The dynamics of market credit for low-end consumers

Armstrong Williams | 7/2/2013, 9:48 a.m. | Updated on 7/2/2013, 9:48 a.m.

The issue of making consumer loans to people on the wrong side of the credit divide raises other issues that make lending to this group very expensive.

Despite a mid-July report by the S&P that says consumer credit default rates have decreased for the sixth consecutive month, the default rates among different demographics show a sharp divide. First, default rates among the poor are much higher than among the rich. Therefore, everything else being equal, loans to the poor will reflect premium pricing to cover the higher default risks. Second, because these are riskier loans, the banks will be forced to have higher capital requirements to support these loans, leading to higher capital costs. Third, because these loans are smaller than similar loans to the wealthy, the expense of issuing and servicing the loans must be amortized over a smaller loan principal. This also makes a loan relatively more expensive to the poor. Fourth, loans to consumers tend to be subject to much more government consumer and banking regulations than loans to businesses. This too adds to the costs of low-income consumer loans.

Given the high cost of low-end consumer lending, it is no surprise that high-cost payday loan companies and pawn shops have arisen to serve these low-end markets. It also should not be a surprise that the large commercial banks shun these markets.

The Fed is principally tied into the regulation of the financial system through the commercial banks. When the Fed introduces stimulus into the banking system, it’s the commercial banks lending to the upper tier of the economy that first gets the lower rates and the stimulus. The low-end financial institutions like the payday loan companies and the pawn shops are the last in the financial food chain to the feel the stimulus impact of the Fed’s easy money policy.

Furthermore, high-end borrowers pay interest rates closer to the risk-free market interest rate. So if the Fed reduces the risk-free rate by 1 percent, interest rates to the high-end borrowers would decline from say 5 percent to 4 percent. That is a meaningful 20 percent decline in borrowing costs. On the other hand, low-end borrowers usually pay high credit and servicing costs, as discussed above, so a 1 percent decline in interest rates might take one of these loans down from 20 percent to 19 percent. That is a negligible 5 percent decline in borrowing costs.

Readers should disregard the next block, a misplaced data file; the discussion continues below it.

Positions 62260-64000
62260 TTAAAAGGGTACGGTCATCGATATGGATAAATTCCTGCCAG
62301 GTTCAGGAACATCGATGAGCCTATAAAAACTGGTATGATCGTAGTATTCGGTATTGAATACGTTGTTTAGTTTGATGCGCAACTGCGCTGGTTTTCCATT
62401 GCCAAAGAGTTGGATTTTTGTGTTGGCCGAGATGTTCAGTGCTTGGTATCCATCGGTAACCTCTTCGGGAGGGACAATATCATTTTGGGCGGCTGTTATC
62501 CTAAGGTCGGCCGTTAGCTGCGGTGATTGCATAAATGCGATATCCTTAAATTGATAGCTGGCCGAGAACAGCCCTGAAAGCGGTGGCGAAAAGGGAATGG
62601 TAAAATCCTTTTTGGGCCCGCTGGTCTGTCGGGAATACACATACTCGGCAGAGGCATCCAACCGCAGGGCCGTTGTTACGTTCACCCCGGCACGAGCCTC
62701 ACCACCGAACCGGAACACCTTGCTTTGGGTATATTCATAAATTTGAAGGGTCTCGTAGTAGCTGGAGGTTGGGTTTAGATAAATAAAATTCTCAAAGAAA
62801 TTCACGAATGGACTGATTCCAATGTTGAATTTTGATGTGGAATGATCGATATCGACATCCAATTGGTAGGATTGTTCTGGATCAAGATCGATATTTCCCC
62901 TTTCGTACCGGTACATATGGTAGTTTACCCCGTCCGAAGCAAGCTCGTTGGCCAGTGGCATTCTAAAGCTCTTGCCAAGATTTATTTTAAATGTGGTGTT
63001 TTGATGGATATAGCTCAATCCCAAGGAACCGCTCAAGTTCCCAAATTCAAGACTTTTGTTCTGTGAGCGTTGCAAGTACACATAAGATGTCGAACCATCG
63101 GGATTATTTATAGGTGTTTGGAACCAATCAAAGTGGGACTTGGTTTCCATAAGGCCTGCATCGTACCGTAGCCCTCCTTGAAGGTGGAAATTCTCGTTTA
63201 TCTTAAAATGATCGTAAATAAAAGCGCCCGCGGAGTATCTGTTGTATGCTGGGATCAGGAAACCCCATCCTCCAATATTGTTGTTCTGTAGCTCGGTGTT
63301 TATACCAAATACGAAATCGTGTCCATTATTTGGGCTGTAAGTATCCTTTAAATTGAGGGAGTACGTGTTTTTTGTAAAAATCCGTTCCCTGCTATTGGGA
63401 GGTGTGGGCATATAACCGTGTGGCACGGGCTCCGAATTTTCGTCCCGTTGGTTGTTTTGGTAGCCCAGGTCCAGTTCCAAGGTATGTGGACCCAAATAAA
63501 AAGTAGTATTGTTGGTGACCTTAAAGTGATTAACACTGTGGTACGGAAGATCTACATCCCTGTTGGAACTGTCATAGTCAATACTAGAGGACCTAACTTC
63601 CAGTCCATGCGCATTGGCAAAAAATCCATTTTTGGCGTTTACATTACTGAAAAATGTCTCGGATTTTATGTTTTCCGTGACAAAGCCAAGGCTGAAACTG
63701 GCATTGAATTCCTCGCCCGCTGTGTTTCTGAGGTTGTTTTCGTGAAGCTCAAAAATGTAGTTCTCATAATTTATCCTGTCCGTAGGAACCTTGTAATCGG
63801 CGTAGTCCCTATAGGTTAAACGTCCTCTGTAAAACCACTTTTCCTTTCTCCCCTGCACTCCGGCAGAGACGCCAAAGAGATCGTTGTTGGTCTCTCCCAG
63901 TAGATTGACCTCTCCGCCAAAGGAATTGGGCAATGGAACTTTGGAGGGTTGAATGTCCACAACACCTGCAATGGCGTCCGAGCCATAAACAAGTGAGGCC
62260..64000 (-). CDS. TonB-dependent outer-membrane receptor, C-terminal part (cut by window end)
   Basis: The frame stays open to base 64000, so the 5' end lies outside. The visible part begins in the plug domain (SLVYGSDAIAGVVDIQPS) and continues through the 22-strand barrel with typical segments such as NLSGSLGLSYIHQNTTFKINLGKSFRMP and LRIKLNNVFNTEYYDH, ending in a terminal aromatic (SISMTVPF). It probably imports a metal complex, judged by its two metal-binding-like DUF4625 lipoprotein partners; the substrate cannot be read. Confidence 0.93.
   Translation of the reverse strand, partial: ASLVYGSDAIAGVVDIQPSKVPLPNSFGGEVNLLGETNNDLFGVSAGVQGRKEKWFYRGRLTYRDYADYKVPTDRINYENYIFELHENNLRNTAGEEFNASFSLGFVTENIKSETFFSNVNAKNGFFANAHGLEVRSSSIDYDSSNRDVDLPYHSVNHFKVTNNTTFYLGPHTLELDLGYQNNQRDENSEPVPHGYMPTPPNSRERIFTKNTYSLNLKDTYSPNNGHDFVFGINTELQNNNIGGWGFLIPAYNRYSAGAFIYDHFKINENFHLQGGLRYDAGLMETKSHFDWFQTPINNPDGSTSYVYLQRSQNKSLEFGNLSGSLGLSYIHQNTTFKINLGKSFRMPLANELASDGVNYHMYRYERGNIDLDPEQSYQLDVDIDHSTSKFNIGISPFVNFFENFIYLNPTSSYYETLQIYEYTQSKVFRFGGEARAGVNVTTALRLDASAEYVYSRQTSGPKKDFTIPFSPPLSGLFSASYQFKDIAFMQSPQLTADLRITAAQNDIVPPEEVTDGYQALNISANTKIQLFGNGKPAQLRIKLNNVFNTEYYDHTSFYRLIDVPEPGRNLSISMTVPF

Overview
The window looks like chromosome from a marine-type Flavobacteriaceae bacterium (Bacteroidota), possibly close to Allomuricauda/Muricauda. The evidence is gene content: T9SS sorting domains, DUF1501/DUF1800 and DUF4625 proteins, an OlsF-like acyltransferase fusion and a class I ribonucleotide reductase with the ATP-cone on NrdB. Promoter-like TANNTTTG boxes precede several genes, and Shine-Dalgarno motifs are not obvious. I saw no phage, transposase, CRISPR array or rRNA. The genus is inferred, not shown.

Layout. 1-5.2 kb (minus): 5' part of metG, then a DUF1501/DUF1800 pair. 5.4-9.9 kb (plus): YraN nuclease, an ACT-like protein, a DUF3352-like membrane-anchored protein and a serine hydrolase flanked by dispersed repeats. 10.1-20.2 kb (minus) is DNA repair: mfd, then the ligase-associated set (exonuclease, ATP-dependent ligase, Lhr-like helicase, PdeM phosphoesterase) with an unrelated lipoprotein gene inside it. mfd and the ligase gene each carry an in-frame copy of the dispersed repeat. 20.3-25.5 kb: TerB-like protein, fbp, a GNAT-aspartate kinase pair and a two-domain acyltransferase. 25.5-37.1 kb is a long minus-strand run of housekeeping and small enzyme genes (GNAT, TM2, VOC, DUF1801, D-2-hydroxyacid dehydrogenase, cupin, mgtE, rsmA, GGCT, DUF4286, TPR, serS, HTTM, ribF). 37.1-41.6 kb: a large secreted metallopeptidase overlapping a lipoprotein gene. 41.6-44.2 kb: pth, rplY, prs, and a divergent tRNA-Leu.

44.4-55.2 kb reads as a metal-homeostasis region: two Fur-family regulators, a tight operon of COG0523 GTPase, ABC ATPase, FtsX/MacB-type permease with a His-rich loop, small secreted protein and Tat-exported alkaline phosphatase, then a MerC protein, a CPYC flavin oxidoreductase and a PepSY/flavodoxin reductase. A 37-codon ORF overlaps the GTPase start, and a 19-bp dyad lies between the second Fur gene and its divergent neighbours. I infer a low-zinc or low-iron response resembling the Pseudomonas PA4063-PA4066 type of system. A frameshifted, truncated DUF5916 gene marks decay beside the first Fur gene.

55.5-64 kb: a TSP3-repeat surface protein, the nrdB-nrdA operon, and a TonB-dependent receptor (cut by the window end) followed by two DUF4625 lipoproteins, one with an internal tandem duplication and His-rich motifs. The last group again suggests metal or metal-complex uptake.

Given the dynamics of the market for credit, there is very little the Fed can do to make additional credit and lower rates available to the lower end of the market. If the Fed wants to go around the market and introduce rationing, it can force commercial banks to make loans available to the lower end of the market they do not normally serve. However, rationing would have unintended consequences, like high losses on low-end consumer loans for commercial banks, which will impair their capital and thereby reduce their ability to lend additional capital to other segments of the market. Smaller loans have higher transactional costs relative to the loan amount.

While government regulations designed to “protect consumers” may be well intended, if the result is to prevent lenders from recovering those costs, then the unintended result will be denial of credit to otherwise creditworthy consumers.

Armstrong Williams is the author of the brand-new book “Reawakening Virtues.” More content can be found on RightSideWire.com. Come join the discussion live 4-5, 6-8 p.m. EST at www.livestream.com/armstrongwilliams or tune in 4-5 p.m. EST on S.C. WGCV, Sirius/XM Power 128, 6-7 p.m. and 4-5 a.m. EST. Become a fan on Facebook and follow him on Twitter.